What is Configuration Management?

This topic introduces you to the concept of configuration management in BMC BladeLogic Server Automation (BSA). It includes the following sections:


As you know all too well, configuration management tasks often make up the bulk of the activities performed in a data center, including patching, configuring, updating, and reporting on servers.

Existing approaches to configuration and change control management range from highly expensive and purely reactive efforts when problems arise, to manual process-intensive configuration and change control procedures. Typically, when administrators must implement change, they run custom scripts or modify one server at a time using point tools like Windows Terminal Services, telnet, or SSH. Painful! This process is time-consuming, to say the least, and limits responsiveness at most data centers. In addition, the manual nature of these changes inevitably leads to errors causing drift in server configurations. With BSA, IT organizations can provision, patch, configure, and update servers across platforms and data centers, which enables consistency in change and configuration management with minimal scripting and manual intervention.

BSA enables consistency in change and configuration management activities. With BSA you can deploy various configuration objects to target servers and run batch jobs that configure server settings.

How does BSA manage ad-hoc and structured server configuration?

So, you' have a working BSA instance. Agents are deployed on all of the servers you want to manage. Now it's time to deploy some software. Software packaging and deployment is a common administrative task, and a good good opportunity for time savings using automation, especially on more complex packages.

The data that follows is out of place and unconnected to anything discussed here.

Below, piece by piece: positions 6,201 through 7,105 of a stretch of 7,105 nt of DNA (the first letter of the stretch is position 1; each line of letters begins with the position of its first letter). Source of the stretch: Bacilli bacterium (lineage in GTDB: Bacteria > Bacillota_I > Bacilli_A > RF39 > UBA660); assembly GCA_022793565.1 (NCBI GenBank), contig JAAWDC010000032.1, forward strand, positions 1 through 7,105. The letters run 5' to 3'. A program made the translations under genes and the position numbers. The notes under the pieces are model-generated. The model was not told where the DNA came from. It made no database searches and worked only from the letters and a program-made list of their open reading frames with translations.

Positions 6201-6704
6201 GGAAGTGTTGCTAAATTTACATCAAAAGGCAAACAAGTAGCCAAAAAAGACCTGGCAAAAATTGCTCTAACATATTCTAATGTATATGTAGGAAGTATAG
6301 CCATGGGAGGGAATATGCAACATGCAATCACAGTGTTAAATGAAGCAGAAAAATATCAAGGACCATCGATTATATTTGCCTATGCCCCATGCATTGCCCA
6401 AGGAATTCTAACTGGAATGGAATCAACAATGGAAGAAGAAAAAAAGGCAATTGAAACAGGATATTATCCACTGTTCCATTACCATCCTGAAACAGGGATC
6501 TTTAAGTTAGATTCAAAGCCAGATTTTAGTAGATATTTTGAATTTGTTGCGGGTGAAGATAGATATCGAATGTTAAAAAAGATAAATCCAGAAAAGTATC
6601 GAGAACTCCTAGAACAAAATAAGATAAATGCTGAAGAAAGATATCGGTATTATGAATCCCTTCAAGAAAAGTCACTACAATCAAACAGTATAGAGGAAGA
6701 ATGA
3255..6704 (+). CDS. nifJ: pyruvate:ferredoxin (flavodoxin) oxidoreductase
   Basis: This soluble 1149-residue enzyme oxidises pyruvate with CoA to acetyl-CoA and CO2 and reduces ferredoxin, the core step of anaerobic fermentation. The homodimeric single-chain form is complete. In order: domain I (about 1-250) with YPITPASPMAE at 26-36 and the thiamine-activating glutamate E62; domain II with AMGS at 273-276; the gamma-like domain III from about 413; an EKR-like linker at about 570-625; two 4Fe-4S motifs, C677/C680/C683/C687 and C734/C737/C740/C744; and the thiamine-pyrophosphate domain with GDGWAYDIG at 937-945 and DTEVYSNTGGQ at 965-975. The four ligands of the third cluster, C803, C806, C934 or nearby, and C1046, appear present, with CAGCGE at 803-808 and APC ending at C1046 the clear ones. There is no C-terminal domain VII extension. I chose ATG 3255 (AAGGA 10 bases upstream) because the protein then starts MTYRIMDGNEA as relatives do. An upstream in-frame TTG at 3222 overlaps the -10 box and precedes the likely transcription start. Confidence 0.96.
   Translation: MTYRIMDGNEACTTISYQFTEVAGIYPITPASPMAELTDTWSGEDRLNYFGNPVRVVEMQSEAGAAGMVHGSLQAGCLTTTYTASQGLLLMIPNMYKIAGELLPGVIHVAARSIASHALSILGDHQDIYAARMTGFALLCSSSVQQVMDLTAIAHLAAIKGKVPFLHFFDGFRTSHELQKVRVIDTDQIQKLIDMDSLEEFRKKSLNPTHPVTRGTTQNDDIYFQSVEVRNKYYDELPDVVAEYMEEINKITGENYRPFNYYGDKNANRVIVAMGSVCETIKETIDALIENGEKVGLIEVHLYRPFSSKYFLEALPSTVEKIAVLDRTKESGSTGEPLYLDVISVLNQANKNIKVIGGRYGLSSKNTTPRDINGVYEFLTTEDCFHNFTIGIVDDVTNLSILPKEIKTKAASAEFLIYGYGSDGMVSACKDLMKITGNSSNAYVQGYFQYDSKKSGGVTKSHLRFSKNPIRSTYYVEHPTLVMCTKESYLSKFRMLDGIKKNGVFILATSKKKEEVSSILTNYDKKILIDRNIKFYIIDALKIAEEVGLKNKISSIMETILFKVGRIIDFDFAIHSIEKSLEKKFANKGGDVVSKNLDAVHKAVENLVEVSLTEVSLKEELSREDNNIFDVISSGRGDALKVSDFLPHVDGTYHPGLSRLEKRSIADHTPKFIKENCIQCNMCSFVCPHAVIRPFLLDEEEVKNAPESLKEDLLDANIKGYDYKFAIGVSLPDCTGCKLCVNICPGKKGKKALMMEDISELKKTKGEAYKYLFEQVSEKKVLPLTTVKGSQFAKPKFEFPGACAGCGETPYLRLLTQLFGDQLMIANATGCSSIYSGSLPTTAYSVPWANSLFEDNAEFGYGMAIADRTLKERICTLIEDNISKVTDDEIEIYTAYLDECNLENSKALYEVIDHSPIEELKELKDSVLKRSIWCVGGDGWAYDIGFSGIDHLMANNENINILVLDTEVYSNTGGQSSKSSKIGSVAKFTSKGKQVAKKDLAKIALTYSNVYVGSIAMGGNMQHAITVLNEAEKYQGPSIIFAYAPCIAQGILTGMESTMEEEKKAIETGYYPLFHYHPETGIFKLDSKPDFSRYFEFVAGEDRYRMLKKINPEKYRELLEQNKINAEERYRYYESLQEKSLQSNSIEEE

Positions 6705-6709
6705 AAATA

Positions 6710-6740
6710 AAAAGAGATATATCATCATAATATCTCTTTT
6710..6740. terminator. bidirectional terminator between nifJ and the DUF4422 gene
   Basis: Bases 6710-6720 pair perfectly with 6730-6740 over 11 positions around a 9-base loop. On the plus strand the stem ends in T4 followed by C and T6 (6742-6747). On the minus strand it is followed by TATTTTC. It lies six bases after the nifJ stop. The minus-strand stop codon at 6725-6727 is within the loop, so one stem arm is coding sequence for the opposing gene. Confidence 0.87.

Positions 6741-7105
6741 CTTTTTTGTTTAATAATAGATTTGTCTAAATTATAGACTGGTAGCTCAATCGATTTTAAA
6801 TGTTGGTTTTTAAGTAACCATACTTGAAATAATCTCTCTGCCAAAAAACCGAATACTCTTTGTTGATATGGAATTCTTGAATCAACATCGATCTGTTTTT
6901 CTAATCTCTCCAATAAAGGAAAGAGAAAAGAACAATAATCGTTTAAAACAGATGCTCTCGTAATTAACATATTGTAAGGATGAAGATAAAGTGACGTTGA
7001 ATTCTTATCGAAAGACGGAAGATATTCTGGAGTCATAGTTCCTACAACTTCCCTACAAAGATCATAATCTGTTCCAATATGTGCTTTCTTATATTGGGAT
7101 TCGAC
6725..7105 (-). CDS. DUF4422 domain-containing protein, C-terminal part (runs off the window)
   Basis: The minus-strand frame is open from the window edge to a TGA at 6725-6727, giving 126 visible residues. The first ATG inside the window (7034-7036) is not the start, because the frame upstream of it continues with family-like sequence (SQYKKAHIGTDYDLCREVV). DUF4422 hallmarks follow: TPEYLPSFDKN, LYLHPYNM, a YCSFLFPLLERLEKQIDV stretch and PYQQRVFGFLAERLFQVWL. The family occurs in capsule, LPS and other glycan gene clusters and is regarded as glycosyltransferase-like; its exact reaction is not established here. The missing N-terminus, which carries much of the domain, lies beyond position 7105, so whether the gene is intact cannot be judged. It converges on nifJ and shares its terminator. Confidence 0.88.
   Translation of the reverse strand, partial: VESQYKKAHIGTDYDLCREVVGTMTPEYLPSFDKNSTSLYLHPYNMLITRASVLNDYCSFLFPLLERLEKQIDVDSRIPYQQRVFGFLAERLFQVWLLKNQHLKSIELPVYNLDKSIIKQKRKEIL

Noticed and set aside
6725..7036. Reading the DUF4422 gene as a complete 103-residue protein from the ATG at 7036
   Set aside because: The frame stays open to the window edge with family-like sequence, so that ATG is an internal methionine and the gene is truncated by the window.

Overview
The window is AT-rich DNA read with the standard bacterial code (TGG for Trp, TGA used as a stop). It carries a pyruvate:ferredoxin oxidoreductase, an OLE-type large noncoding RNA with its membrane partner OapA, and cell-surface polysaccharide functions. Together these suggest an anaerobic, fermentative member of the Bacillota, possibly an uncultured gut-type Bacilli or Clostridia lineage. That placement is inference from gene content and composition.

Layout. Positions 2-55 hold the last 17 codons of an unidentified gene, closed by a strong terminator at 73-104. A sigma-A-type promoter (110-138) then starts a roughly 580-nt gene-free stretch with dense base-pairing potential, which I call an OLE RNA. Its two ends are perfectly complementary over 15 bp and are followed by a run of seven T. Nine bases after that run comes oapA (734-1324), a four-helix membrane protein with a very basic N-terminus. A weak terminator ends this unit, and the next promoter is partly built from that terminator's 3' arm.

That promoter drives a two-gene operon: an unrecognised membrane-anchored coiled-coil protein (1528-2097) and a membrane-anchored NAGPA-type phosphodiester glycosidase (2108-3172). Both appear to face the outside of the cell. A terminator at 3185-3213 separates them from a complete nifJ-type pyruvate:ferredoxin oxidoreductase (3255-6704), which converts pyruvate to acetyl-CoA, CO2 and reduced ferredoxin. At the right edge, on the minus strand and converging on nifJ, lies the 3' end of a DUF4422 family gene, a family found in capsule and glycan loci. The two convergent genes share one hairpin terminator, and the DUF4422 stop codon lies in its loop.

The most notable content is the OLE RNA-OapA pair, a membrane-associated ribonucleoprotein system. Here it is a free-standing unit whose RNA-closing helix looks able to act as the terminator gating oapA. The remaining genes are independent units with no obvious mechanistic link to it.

Packaging can also rapidly increase the rate at which new servers are built. Most organizations have automated the building of a basic server, but the follow-on deployment of the different monitoring, backup, and security agents, server hardening, patching, and compliance validation steps can still take an awful long time. In some organizations, it can take weeks to roll out or upgrade a particularly difficult software package. The obvious place to start is with basic software deployments.

BSA supports a policy-based approach whereby changes are applied to a policy, from which subscribing servers pull down the updates. This capability significantly lowers the cost and errors associated with managing server infrastructure. BSA customers have dramatically lowered their operating costs by using Configuration Manager to automate:

  • Provisioning of base OS, server stack components (middleware,utilities, system software), or multi-tier applications and manage deployments
  • Change control for patches, packages, and configuration updates. 

From the BSA console, you create BLPackages to deploy content, configuration changes, and applications on remote servers.

Overview of BLPackages

A BLPackage bundles configuration changes so they can be deployed to managed servers. Using a BLPackage, you can make additions, deletions, and modifications to multiple managed servers simultaneously.

You can think of a BLPackage as a bundle of code, configuration, and content.  A BLPackage consists of an instruction set and the files needed to change a server's configuration. When you create a BLPackage, BSA automatically creates the instruction set. If necessary, you can customize those instructions by editing the BLPackage.

BLPackages are important because when built correctly, they become a reusable building block of infrastructure.  For example, after you develop a solid BLPackage for Apache, you can reuse it in development and production environments, and you can feel confident that every server's Apache will be correctly configured, consistent, and properly managed according to your best practices.

Beyond that, other users can leverage your packages to obtain additional value. A web developer can use your Apache package as the foundation for their own package that deploys their own production code. Together, those two packages can be bundled as part of a deployment job and pushed to servers at the same time. This forms the foundation of how advanced users can use BSA to build application service stacks that include OS configuration, base software packages, and the application specific code itself.

Where to go from here

Walkthrough: Changing the root password for a set of systems

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